Having said all of this, schools do themselves no favours in challenging this perception of gaming. Take the ECDL (European Computer Driving Licence). Under Progress 8, schools are credited for a broader number of subjects than before under the old 5A-C accountability measure (for parents that means that schools used to be judged according to the number of pupils who achieved 5 grade As – C, now, they are judged across 8 subjects and the measure is not who gets Cs or above – but how much progress they make from SATs). That would seem fairer if it were not for the fact that the GCSE grades are set in line with SATs results. That means children are NOT EXPECTED to make progress that exceeds predictions at all by Ofqual, but they are by Ofsted. Indeed “good” progress is that which exceeds expectations – anything else is simply expected. And if they do make better than expected progress, someone else must do worse. I know, I know. Anyway, back to the ECDL.

There are three baskets for Progress 8. Schools must enter all pupils for English and Maths – the first basket – and these count for more points if you like than other subjects. They must also provide pupils with access to subjects in the second basket which are largely the EBacc subjects – Languages, Sciences, Humanities etc. The third basket is “other” this could include Arts subjects, vocational subjects and a host of others, like the ECDL. Although Ofqual states that these third basket subjects should involved a minimum number of hours of study, the fact that most pupils are already reasonably computer literate means that the ECDL can be taught and assessed in an intensive week or across a term. This Datalab blog post explains the gaming of ECDL in more detail. Putting all pupils in for ECDL could raise a school’s Progress 8 score by as much as 0.2 – a significant gain. So many schools, in line with the advice given to them by Regional Schools Commissioners (yes, that’s right – senior civil servants are actively encouraging schools to game the system) and MAT trustees, are now entering pupils for an assessment that has little value to them, but great value to the school. It’s no surprise then that the government have now announced that the ECDL will not count towards Progress 8 from 2019. And even before that, there is pressure on Ofsted to look carefully at how schools are creating their Progress 8 scores and whether their choices are made in the best interests of pupils. It’s another game of cat and mouse, and what it does is undermine further the credibility of the profession as well as placing more ethically minded schools at risk. Strategies such as these, while understandable, explain why it is that organisatons like Ofqual view us with suspicion.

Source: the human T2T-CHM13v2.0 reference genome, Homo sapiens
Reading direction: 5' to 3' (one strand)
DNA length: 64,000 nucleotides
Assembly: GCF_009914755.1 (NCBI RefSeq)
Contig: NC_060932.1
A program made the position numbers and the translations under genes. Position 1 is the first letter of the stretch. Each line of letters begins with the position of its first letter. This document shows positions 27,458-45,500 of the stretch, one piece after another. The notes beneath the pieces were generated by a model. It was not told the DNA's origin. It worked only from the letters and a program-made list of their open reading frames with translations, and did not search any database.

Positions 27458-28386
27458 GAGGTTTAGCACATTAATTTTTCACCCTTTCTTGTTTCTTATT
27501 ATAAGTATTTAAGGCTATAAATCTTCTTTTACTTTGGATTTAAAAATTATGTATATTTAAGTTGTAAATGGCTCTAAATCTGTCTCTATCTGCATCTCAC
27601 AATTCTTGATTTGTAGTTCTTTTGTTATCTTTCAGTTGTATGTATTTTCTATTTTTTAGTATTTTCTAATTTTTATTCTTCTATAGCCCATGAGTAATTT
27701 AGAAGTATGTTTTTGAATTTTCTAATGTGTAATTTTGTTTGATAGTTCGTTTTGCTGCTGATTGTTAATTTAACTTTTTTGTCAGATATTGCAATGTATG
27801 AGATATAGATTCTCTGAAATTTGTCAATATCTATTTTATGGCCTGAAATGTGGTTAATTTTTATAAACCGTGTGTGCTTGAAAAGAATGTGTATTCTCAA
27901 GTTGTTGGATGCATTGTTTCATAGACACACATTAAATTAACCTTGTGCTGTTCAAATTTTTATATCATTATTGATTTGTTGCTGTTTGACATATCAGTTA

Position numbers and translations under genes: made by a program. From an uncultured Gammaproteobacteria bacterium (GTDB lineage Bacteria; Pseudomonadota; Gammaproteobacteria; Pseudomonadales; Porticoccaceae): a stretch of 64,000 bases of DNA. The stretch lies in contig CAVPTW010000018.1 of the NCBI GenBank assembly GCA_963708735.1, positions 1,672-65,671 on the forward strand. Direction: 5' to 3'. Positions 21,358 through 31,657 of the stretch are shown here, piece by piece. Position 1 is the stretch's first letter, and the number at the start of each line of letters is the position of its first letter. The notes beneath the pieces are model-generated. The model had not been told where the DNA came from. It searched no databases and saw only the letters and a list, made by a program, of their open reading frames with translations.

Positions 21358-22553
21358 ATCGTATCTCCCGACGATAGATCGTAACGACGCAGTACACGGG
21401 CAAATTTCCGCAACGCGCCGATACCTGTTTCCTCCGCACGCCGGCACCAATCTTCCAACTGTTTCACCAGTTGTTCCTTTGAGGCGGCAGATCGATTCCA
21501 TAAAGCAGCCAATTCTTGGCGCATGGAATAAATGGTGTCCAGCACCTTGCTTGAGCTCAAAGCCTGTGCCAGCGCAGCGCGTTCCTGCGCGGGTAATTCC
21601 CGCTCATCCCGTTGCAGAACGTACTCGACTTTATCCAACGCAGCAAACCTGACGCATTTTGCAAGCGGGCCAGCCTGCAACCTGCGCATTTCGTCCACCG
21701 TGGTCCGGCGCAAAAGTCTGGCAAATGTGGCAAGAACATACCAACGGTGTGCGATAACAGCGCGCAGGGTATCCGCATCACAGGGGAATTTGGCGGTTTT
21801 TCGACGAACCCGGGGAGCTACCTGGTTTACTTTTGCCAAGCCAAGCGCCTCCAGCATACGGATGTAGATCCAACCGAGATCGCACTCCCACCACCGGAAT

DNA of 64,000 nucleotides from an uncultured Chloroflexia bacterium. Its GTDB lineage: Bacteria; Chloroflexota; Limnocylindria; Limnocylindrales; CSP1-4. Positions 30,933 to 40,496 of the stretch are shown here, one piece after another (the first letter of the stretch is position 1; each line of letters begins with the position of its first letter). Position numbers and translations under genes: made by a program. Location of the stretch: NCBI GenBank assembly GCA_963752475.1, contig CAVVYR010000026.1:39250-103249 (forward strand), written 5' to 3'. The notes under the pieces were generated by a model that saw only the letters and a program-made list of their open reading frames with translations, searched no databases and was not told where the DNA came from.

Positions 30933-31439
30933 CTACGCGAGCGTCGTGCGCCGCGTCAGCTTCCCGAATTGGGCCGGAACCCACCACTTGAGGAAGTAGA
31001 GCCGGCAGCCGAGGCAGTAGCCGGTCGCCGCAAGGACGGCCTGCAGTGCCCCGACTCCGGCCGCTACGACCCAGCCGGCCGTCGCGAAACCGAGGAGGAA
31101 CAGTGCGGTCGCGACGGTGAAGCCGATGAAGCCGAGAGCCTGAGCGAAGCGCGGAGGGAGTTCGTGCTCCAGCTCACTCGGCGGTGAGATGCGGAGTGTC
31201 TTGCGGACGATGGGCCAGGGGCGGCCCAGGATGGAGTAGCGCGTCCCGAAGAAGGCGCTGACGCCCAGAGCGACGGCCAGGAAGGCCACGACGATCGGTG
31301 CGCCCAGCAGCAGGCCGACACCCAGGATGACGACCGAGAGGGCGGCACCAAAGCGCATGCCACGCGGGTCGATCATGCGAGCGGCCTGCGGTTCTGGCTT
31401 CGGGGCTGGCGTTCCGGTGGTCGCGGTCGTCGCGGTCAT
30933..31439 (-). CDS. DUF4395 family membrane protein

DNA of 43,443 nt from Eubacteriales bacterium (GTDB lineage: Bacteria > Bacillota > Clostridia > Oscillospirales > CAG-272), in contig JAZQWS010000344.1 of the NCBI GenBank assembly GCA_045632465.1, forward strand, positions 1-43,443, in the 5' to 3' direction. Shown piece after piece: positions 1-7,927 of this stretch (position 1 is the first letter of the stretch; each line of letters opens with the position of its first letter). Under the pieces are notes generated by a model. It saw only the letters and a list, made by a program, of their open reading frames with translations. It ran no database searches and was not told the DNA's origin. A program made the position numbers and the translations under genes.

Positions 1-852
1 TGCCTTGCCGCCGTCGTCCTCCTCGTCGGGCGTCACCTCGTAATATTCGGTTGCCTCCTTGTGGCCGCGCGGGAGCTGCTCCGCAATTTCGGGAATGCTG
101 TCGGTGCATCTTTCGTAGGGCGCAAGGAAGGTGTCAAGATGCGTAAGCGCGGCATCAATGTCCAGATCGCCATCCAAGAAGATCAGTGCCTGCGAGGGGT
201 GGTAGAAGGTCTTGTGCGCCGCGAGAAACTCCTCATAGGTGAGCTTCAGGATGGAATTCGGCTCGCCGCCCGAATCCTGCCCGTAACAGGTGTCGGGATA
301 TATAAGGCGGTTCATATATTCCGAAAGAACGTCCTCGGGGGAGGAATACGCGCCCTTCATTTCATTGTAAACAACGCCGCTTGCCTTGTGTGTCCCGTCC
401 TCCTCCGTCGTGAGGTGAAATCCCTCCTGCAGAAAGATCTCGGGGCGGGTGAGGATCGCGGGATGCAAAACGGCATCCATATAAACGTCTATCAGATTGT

It seems to me that we are stuck in a system of mistrust where each side is attempting to out manoeuvre the other in order to protect either themselves or the systems they create. And children get lost in the cross fire. One of the biggest problems leading to unreliability of exam marking is the poor quality of examiners. Struggling to recruit enough examiners to serve an enormously overloaded exam system, boards are turning to unqualified and inexperienced examiners, some of whom have never taught. Even without entering into the matter of subjectivity, this quality issue alone serves to undermine the validity of the whole system. Why are Ofqual and government not leaning on exam boards to ensure a basic level of qualification and experience for their examiners? They’d have to pay more; their profit margins would reduce. Why are government not giving experienced teachers incentives to examine – reduced timetables for example – and subsidising schools to encourage better quality examiners to come forward? Why is the cost of reviewing not met by the exam board if the quality of their service is so poor?

It seems to me that as long as Government allows the population to labour under the misapprehension that we live in a system of meritocracy where all can improve with effort, schools are in an impossible bind. It’s time for some open minded debate about how we best hold our schools to account; how we best assess our children and how we best communicate these aims to parents. I remain hopeful that there is a significant role to be played here by the Chartered College of Teachers to broker a relationship between the DfE, teachers, unions, Ofsted and Ofqual in a way that develops more realistic expectations, fairer systems of assessment and more open communication. What is clear, is that everyone is doing what they think is the best thing. Ofqual are trying to create a stable and reliable system. Ofsted are trying to create a fairer system of inspection. Teachers are trying to get children the best possible outcomes they can. All are working towards similar goals – to create an education system that equips young people for a successful future. But by working in competition and suspicion, they are undermining their stated purpose and the system is creaking under the pressure. We need to start again.